Under the Obama Administration the name got changed a bit and the business was expanded to include creation of the advisory council. So far as I can tell, the appointees are unpaid, save their expenses traveling to meetings where they do the important work of advising the president. The main job of the council, as the Obama Administration’s executive order puts it, is to:
identify best practices and successful modes of delivering social services; evaluate the need for improvements in the implementation and coordination of public policies relating to faith-based and other neighborhood organizations; and make recommendations to the President, through the Executive Director, for changes in policies, programs, and practices that affect the delivery of services by such organizations and the needs of low-income and other underserved persons in communities at home and around the world.
This is laconically reduced in the press release to “make recommendations to the government on how to improve partnerships.” I’m sorry, and I’m not trying to diminish the ego rush that goes with a presidential appointment, but doesn’t President Obama already have a lot of people doing exactly that, “coordinating public policies,” “recommending,” “improving implementation,” and such? Well, it is certainly the case that a great many people think he needs far more help in those tasks than he’s presently getting, so perhaps this will be a good thing all in all.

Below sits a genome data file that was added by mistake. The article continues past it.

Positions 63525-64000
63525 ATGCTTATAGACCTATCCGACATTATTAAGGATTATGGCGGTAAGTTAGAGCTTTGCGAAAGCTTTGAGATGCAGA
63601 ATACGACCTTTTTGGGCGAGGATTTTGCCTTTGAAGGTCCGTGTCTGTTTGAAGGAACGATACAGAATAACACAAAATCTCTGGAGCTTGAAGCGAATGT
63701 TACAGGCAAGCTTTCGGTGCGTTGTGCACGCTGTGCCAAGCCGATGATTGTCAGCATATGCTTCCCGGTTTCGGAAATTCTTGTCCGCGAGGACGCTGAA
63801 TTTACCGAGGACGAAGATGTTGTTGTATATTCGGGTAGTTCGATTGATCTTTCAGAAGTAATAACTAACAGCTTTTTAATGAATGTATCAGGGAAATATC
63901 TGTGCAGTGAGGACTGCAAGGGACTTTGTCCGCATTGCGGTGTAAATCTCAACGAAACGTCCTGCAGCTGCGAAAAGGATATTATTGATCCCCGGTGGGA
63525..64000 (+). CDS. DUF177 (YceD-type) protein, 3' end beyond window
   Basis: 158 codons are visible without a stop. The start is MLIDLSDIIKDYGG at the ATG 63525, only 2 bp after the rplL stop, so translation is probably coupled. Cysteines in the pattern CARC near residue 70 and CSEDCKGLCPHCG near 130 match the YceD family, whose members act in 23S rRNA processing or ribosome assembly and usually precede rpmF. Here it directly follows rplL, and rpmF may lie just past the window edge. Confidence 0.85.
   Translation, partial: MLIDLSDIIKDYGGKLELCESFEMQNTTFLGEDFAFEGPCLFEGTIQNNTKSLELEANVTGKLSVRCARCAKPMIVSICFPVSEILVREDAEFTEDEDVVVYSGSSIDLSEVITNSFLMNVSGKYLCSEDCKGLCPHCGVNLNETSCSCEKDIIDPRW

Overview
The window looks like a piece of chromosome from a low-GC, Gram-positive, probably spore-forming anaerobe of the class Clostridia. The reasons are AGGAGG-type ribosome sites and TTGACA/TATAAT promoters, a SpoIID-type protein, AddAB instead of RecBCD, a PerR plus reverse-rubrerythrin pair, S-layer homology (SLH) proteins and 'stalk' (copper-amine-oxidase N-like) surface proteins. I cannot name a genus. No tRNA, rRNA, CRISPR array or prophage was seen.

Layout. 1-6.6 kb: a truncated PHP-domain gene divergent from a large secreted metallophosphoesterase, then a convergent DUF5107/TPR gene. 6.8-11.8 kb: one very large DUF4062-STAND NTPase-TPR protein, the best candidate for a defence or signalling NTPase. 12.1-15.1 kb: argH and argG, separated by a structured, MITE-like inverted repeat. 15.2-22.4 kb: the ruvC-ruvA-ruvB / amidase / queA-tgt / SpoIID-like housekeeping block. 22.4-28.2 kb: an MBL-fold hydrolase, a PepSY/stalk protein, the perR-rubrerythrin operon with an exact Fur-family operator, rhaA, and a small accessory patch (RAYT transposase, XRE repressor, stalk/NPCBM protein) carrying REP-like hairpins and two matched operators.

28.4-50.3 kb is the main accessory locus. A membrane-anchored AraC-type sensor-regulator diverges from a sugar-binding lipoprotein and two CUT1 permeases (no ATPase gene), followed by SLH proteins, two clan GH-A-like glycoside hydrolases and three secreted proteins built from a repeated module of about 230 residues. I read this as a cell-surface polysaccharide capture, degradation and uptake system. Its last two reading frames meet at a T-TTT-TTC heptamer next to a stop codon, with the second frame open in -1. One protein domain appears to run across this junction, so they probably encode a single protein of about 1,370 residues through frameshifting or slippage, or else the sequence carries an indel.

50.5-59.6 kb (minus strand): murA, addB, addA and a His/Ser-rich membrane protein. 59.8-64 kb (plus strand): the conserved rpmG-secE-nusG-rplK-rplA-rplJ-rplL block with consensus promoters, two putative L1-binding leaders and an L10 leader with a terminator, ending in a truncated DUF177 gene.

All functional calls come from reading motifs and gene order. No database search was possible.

Maybe by asking I am answering my own question, but why did Bush take such a drubbing on allegedly mixing religion and politics, church and state, and Obama’s expansion of the faith-based initiative goes off with nary a whisper? Possibly people just got used to having it around.
Following the ELCA press release on the bishop’s appointment came another release a day or two later. Here the bishop asserted that his appointment “strongly affirms the involvement of ELCA members” in serving their communities. “We are known as a church,” the bishop is quoted, “whose members roll up their sleeves, get to work, solve problems and give generously. The [advisory] council will provide new opportunities for us to expand partnerships in local and global contexts and to address priorities for our nation.”